Do you see that colour shift? That is not from the photo – that is a shifting shade of powder. The right is a blue-based, vibrant pink, and the left is an ultra-pale highlighter. You know what that means? At some point, this powder was liquid, and was blended together to make an ombre effect. Then vacuumed to take out the liquid, then baked. Yes, that’s right. Difficult.
Christian Dior Transat Mono Eyeshadow in Cabine
There is serious skill in making a design in pressed powder that not only looks textural and detailed, but also doesn’t crumble. It’s easier in formulas with high oil content, but the pressure at which to press the carved metal (or plastic) mould depends on each and every shade of powder, depending on the pigments, glitter, and design. All so when you walk past the beauty counter, you stop and go “ooooooohh prettttyyyyy”. Literally no other reason. (Don’t think I am being disparaging about this. Makeup should be beautiful as it makes you beautiful, in my opinion.) This Dior eyeshadow from their new summer Transat collection is just a good example of a design that is clear but also heavily detailed.
Giorgio Armani Eyes To Kill Intense Eyeshadow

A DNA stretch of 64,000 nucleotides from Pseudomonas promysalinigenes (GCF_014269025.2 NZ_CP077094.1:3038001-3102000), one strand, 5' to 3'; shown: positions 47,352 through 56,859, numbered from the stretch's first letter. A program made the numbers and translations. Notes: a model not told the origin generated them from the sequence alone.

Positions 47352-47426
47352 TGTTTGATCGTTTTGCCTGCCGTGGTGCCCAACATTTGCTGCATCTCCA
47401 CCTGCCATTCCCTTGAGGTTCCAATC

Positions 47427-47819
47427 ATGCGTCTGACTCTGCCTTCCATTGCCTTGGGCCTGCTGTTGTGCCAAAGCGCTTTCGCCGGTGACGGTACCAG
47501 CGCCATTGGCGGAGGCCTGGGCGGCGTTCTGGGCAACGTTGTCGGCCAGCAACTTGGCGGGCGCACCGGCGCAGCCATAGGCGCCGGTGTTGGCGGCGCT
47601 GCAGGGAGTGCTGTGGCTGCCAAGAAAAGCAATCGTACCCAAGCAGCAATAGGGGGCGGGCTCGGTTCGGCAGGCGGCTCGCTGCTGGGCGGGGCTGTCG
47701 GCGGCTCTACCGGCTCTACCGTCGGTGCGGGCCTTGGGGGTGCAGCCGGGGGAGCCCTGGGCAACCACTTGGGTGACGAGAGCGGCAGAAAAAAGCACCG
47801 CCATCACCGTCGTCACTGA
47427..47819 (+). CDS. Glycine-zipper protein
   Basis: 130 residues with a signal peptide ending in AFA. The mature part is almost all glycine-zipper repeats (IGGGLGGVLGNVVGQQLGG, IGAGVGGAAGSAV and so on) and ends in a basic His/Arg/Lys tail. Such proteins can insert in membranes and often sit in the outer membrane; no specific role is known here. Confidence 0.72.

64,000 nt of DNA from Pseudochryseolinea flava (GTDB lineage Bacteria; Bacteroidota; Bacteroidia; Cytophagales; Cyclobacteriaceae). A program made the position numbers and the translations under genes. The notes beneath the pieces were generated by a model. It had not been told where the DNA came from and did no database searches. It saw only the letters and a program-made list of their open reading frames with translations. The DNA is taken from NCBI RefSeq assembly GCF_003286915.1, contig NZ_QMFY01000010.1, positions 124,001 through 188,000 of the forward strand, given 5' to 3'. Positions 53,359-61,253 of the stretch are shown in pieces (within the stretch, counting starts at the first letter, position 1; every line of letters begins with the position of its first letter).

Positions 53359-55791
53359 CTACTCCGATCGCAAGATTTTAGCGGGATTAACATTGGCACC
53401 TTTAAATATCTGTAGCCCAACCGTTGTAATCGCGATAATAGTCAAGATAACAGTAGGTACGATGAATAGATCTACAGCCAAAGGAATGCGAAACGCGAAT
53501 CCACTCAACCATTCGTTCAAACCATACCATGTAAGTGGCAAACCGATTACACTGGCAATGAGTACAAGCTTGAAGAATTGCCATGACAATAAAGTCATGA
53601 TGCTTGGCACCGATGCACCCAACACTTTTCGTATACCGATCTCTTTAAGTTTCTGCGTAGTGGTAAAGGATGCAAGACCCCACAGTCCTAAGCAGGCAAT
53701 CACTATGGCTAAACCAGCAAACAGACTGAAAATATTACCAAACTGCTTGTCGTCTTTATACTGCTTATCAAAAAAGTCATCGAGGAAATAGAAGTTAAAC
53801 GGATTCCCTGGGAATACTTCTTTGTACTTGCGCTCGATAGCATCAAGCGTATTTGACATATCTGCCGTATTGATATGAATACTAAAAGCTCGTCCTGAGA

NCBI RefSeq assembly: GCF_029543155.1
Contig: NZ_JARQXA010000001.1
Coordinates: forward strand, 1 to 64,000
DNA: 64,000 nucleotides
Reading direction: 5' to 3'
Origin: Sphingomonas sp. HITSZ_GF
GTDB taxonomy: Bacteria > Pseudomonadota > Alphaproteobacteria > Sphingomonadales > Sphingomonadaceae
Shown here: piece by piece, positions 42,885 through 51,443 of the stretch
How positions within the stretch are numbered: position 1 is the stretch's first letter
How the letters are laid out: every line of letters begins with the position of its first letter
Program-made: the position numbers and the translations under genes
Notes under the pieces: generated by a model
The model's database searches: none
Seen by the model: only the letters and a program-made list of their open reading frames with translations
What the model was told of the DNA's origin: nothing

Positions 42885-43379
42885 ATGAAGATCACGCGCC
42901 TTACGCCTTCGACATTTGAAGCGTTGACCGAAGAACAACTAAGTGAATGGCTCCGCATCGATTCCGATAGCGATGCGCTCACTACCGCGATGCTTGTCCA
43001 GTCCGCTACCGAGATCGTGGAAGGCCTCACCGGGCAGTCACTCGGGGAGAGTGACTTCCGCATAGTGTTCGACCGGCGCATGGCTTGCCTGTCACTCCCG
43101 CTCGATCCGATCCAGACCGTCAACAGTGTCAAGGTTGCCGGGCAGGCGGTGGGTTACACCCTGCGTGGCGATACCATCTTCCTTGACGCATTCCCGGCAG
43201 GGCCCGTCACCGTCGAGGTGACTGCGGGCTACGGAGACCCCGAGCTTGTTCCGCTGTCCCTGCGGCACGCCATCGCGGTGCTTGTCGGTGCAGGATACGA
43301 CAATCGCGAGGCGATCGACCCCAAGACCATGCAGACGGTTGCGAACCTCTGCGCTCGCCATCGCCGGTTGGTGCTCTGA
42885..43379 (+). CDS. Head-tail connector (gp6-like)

This incredibly long-lasting eyeshadow, Eyes to Kill, is one of the most interesting formulas out there. Of course, it has been replicated a million times on the market since it came out a couple of years ago, but when it first launched, it was revolutionary. It is a very loosely pressed, highly oily powder, with high pearl levels which look metallic on the skin. It comes with a little lid that sits inside the pot, as the powder is so loosely packed that it crumbles to a dust without something in there to hold it down.
“Yes, but what is so difficult about this?” I can hear you ask “It’s just a new formula?”. Well, the difficulty here is the industrial production of such a variable product; making tens of thousand of pieces that are all the same in every way. Especially the shades which have two different colours of powder pressed together, such as Blast of Blue or Lust Red. The levels of difficulty to making this product on an industrial scale, very lightly pressing a loose powder into a jar instead of a metal pan, are mind-boggling.